Every time you get into a fight or a match, you have to also pay attention to the level of Hype your match is creating. Doing things like nailing your entrance moves and cutting promos adds to your Hype before the match. You can also equip your wrestlers with a Hype Type, allowing you to generate Hype in different ways, be it by doing power moves, putting your enemies in technical submission holds, or even just showboating by using the taunt ability. Having enough Hype at the end of a match gives you extra rewards, which can range from banal bonuses like extra cash or exp, to more interesting things like consumables and gear.
Of course, you aren’t just limited to regular singles and tag matches either. WrestleQuest can also throw gimmick matches at you if the situation calls for it, which match types like No Disqualification matches—where you can use weapons without problems—or ladder matches—where the objective is to climb a ladder and retrieve a reward—also come up from time to time. Thankfully, however, these gimmick matches seem to be more of a way to punctuate story beats or offer up some variety rather than constantly popping up as yet another fight.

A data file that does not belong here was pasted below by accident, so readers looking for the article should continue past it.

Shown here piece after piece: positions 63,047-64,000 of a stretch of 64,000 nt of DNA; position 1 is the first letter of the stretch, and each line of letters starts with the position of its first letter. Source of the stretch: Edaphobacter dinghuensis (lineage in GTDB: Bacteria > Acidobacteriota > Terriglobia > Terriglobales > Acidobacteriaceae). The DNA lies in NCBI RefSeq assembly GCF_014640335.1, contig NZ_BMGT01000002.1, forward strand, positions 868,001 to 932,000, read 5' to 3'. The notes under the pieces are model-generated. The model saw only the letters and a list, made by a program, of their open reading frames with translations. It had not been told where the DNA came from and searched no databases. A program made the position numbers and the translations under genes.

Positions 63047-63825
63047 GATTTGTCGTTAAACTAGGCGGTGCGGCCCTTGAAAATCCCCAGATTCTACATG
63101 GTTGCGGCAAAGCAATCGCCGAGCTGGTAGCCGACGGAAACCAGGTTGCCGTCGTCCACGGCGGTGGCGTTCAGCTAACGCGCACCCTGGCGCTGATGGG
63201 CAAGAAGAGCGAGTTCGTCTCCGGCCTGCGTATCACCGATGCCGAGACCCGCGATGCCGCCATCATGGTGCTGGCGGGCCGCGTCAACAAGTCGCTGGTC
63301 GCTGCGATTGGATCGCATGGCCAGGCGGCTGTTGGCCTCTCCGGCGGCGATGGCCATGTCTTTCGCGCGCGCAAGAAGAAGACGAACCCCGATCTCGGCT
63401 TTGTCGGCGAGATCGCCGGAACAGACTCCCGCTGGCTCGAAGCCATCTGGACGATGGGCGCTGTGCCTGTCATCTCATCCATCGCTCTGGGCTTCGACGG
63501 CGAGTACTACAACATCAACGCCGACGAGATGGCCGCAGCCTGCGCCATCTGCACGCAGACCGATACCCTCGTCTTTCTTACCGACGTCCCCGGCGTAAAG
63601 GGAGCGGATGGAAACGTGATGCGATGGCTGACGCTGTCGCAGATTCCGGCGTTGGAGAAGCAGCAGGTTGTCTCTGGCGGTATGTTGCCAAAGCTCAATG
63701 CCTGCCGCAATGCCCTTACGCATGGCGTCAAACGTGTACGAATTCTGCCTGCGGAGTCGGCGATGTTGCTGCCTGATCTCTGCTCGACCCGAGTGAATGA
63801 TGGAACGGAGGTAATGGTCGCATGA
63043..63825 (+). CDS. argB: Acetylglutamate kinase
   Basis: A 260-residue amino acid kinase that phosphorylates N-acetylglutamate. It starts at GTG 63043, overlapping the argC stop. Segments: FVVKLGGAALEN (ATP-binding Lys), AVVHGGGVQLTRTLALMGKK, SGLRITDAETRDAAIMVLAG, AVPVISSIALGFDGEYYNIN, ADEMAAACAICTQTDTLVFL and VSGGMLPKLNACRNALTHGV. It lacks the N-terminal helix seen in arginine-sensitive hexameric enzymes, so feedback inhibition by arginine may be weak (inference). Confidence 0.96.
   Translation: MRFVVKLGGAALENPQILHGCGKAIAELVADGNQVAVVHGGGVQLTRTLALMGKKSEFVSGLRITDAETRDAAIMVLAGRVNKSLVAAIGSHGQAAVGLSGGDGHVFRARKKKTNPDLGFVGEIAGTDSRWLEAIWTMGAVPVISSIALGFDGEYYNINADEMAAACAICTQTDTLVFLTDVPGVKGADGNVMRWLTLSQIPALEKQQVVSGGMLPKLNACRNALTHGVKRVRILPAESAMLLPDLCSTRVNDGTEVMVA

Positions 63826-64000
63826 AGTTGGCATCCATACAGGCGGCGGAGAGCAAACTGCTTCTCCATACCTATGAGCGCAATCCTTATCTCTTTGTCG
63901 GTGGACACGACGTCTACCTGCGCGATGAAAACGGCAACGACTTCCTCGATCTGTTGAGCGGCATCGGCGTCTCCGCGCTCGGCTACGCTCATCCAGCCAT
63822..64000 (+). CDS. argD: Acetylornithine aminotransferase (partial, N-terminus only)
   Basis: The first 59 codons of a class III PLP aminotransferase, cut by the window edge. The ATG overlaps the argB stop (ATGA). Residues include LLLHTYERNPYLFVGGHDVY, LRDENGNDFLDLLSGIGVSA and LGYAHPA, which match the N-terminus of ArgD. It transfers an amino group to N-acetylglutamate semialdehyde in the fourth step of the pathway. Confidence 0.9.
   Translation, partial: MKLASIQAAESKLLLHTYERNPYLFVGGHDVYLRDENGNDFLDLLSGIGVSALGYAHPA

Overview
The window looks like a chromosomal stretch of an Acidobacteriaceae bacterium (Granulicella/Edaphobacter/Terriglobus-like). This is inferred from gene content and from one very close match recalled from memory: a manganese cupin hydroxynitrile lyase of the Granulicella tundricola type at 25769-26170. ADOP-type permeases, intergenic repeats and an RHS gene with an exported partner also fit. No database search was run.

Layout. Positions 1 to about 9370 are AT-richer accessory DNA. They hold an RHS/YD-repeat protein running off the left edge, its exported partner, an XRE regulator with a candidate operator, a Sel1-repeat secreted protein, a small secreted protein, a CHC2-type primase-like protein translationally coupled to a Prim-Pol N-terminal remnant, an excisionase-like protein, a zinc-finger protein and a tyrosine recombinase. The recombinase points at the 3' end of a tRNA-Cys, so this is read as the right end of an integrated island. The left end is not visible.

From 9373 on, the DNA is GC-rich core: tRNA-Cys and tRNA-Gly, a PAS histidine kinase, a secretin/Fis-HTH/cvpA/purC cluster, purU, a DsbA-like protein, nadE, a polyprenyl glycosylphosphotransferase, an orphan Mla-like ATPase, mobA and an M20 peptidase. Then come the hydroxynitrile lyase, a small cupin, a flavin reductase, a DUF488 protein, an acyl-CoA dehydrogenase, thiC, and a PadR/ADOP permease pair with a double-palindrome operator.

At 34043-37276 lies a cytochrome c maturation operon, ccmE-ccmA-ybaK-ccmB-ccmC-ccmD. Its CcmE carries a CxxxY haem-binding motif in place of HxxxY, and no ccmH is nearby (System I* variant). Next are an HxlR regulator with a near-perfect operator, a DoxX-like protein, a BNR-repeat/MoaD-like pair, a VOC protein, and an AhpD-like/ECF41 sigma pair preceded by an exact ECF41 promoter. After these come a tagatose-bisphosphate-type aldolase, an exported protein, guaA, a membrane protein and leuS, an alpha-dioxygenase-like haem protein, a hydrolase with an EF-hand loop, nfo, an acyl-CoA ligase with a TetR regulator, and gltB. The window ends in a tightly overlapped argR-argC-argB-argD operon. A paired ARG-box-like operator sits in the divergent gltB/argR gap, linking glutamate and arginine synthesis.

"WrestleQuest can also throw gimmick matches at you if the situation calls for it"
Interestingly, matches important to the game’s story also tend to present you with a few extra objectives, some of which are just bonuses for extra rewards while others are mandatory to successfully complete the match. An early example is a tag team match where you have to do a series of moves before the scripted conclusion of the match kicks off. Through this, WrestleQuest is able to offer a clever take on the predetermined nature of professional-wrestling, which also tends to tie into the main driving story arc behind one of the protagonists.